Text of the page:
מחסנית

HebrewEdit

EtymologyEdit

Root
ח־ס־ן

Coined by Eliezer Ben-Yehuda in 1903, from מַחְסָן(makhsán, a warehouse, storage location) +‎ ־יִת(-it, Appended to certain masculine nouns denoting large items, forming feminine counterparts denoting corresponding small items), likely a calque of French magasin, from Italian magazzino (storehouse), ultimately from Arabic مَخَازِن‎ pl (maḵāzin), plural of مَخْزَن(maḵzan, storeroom, storehouse), noun of place from خَزَنَ(ḵazana, to store, to stock, to lay up), from the root خ ز ن(ḵ-z-n).[1] Sharing same Proto-Semitic root with and making it a doublet of מָגָזִין‎. The computing sense was adopted because it shares with the firearms term the last in, first out property.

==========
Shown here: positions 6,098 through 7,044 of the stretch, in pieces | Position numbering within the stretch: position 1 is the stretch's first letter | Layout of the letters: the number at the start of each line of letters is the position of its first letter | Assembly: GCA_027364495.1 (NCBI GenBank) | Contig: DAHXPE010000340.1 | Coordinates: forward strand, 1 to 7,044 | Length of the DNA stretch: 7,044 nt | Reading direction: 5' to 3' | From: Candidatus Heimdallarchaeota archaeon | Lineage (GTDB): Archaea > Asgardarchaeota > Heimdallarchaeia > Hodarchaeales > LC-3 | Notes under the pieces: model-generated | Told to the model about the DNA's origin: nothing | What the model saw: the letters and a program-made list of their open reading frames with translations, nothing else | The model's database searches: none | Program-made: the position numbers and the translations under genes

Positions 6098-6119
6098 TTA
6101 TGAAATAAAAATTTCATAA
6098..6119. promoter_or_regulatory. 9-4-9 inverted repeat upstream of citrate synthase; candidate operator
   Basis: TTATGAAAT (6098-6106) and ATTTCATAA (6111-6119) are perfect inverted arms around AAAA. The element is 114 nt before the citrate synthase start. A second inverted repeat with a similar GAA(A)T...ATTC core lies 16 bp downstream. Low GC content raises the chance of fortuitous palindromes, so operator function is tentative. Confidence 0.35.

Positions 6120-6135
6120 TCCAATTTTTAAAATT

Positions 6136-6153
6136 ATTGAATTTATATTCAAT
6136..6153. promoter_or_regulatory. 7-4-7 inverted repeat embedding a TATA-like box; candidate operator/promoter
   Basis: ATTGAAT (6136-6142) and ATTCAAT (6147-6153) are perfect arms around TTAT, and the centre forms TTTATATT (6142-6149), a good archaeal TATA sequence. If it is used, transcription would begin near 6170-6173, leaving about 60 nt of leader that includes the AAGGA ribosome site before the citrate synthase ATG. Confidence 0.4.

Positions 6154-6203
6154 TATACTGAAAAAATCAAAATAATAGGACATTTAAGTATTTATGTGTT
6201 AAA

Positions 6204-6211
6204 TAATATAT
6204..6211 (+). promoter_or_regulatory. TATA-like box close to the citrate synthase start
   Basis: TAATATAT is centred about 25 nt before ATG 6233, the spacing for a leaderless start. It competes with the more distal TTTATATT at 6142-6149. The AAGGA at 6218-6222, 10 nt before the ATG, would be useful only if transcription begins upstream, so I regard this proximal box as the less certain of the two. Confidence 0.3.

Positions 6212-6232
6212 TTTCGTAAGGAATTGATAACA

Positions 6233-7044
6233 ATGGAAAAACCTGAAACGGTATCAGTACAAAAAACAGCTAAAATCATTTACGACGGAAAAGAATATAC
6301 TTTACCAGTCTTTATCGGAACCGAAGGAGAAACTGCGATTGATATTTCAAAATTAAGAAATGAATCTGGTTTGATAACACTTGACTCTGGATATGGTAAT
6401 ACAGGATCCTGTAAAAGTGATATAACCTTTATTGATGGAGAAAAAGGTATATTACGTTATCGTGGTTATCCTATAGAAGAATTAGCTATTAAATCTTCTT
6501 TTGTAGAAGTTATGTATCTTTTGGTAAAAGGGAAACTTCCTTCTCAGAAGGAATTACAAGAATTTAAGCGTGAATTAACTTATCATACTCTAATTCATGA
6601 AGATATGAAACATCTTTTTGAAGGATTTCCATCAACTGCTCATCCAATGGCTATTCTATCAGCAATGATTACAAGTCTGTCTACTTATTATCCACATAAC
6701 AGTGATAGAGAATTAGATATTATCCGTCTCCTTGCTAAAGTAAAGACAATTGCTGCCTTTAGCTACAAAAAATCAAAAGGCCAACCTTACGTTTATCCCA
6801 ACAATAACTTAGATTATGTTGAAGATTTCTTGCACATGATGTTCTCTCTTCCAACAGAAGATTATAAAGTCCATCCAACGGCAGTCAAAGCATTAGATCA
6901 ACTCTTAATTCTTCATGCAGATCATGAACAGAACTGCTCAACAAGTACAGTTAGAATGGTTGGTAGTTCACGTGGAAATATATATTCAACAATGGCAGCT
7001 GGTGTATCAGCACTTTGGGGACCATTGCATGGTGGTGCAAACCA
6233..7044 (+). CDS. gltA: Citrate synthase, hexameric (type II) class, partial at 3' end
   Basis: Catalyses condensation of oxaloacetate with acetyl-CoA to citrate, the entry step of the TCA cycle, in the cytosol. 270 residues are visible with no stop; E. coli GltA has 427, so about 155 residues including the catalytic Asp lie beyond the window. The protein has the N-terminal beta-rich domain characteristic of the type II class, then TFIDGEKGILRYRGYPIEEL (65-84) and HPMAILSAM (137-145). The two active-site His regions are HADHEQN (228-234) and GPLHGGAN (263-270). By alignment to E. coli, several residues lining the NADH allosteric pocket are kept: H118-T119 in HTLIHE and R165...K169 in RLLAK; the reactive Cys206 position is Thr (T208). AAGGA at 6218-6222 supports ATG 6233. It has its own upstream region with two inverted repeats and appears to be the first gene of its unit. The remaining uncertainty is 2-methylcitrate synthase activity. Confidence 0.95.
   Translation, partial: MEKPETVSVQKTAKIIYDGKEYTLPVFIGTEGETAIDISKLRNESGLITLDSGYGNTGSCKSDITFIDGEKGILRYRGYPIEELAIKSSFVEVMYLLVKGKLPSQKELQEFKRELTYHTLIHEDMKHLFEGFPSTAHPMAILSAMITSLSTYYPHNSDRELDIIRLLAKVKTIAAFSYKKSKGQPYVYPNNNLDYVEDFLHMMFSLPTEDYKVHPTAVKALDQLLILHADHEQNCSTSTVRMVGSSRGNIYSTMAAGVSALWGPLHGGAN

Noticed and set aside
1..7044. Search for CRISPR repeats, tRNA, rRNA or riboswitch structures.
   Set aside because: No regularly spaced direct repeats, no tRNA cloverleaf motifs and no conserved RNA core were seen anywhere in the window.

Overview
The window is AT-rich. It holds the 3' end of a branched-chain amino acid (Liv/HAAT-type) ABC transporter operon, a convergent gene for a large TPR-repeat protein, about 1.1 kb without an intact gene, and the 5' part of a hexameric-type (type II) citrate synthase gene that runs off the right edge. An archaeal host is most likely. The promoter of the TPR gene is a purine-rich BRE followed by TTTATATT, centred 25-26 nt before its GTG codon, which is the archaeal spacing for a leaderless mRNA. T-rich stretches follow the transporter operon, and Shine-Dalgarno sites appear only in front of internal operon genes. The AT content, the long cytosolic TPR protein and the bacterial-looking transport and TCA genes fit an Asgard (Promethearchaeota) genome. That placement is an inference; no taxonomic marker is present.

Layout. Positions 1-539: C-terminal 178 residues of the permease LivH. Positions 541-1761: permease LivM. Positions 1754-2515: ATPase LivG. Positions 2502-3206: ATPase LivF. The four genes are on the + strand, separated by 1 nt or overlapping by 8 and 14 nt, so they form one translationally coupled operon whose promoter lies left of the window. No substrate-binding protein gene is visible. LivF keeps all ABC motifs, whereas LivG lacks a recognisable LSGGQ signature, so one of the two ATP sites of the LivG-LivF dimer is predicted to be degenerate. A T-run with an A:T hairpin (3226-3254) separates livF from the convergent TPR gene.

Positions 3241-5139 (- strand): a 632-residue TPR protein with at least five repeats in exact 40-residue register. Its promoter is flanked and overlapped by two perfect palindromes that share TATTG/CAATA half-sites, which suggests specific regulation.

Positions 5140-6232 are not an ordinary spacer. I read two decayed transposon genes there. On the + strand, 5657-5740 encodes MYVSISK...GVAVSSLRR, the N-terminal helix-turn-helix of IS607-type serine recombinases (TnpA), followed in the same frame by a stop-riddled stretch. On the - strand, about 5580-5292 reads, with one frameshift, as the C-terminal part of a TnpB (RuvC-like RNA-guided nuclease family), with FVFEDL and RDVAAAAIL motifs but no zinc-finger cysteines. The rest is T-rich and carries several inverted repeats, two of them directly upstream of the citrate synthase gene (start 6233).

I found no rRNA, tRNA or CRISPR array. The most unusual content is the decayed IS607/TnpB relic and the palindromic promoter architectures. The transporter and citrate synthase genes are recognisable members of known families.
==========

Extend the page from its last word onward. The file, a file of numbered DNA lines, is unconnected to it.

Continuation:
PronunciationEdit

NounEdit

מַחְסָנִית (makhsanítf (plural indefinite מַחְסָנִיּוֹת‎, singular construct מַחְסָנִית־)

  1. (weaponry) A magazine, an ammunition clip or chamber enabling multiple rounds to be held before firing.
  2. (film, dated) A film cartridge.
  3. (computing) A stack.

DeclensionEdit

See alsoEdit

Further readingEdit

  • מחסנית” in the Hebrew Terms Database of the Academy of Hebrew Language

ReferencesEdit

  1. ^ Eylon Gilad, “גלגולה של מילה: “מגזין” ו”מחסנית””, in Haaretz[1], 2013-03-06